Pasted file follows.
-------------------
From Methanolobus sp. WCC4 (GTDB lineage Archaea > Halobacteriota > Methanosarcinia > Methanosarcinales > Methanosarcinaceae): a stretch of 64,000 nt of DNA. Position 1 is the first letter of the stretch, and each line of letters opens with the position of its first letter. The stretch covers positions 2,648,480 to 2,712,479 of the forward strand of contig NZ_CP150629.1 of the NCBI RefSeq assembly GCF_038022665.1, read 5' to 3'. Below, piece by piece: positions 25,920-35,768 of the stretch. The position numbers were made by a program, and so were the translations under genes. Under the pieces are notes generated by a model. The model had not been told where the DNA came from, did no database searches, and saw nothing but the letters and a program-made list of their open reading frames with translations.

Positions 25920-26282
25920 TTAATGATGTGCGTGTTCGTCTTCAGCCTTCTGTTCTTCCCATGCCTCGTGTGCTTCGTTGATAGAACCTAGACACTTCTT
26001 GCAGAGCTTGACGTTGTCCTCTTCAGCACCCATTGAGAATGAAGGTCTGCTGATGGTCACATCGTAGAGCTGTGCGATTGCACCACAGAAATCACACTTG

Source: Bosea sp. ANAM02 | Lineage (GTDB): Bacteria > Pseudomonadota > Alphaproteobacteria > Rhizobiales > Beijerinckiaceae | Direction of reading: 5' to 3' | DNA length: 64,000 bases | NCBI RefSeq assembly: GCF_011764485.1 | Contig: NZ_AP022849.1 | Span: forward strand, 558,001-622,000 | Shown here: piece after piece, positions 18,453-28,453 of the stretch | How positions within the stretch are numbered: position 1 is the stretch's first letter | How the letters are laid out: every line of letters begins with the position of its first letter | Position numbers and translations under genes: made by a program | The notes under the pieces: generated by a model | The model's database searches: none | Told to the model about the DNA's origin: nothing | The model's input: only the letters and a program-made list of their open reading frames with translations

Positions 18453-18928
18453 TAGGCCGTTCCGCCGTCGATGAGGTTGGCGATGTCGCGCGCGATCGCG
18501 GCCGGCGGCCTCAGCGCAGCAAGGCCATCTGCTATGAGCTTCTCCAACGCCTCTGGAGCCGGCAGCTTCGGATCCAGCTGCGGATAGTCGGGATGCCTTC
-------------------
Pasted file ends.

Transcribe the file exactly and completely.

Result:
From Methanolobus sp. WCC4 (GTDB lineage Archaea > Halobacteriota > Methanosarcinia > Methanosarcinales > Methanosarcinaceae): a stretch of 64,000 nt of DNA. Position 1 is the first letter of the stretch, and each line of letters opens with the position of its first letter. The stretch covers positions 2,648,480 to 2,712,479 of the forward strand of contig NZ_CP150629.1 of the NCBI RefSeq assembly GCF_038022665.1, read 5' to 3'. Below, piece by piece: positions 25,920-35,768 of the stretch. The position numbers were made by a program, and so were the translations under genes. Under the pieces are notes generated by a model. The model had not been told where the DNA came from, did no database searches, and saw nothing but the letters and a program-made list of their open reading frames with translations.

Positions 25920-26282
25920 TTAATGATGTGCGTGTTCGTCTTCAGCCTTCTGTTCTTCCCATGCCTCGTGTGCTTCGTTGATAGAACCTAGACACTTCTT
26001 GCAGAGCTTGACGTTGTCCTCTTCAGCACCCATTGAGAATGAAGGTCTGCTGATGGTCACATCGTAGAGCTGTGCGATTGCACCACAGAAATCACACTTG

Source: Bosea sp. ANAM02 | Lineage (GTDB): Bacteria > Pseudomonadota > Alphaproteobacteria > Rhizobiales > Beijerinckiaceae | Direction of reading: 5' to 3' | DNA length: 64,000 bases | NCBI RefSeq assembly: GCF_011764485.1 | Contig: NZ_AP022849.1 | Span: forward strand, 558,001-622,000 | Shown here: piece after piece, positions 18,453-28,453 of the stretch | How positions within the stretch are numbered: position 1 is the stretch's first letter | How the letters are laid out: every line of letters begins with the position of its first letter | Position numbers and translations under genes: made by a program | The notes under the pieces: generated by a model | The model's database searches: none | Told to the model about the DNA's origin: nothing | The model's input: only the letters and a program-made list of their open reading frames with translations

Positions 18453-18928
18453 TAGGCCGTTCCGCCGTCGATGAGGTTGGCGATGTCGCGCGCGATCGCG
18501 GCCGGCGGCCTCAGCGCAGCAAGGCCATCTGCTATGAGCTTCTCCAACGCCTCTGGAGCCGGCAGCTTCGGATCCAGCTGCGGATAGTCGGGATGCCTTC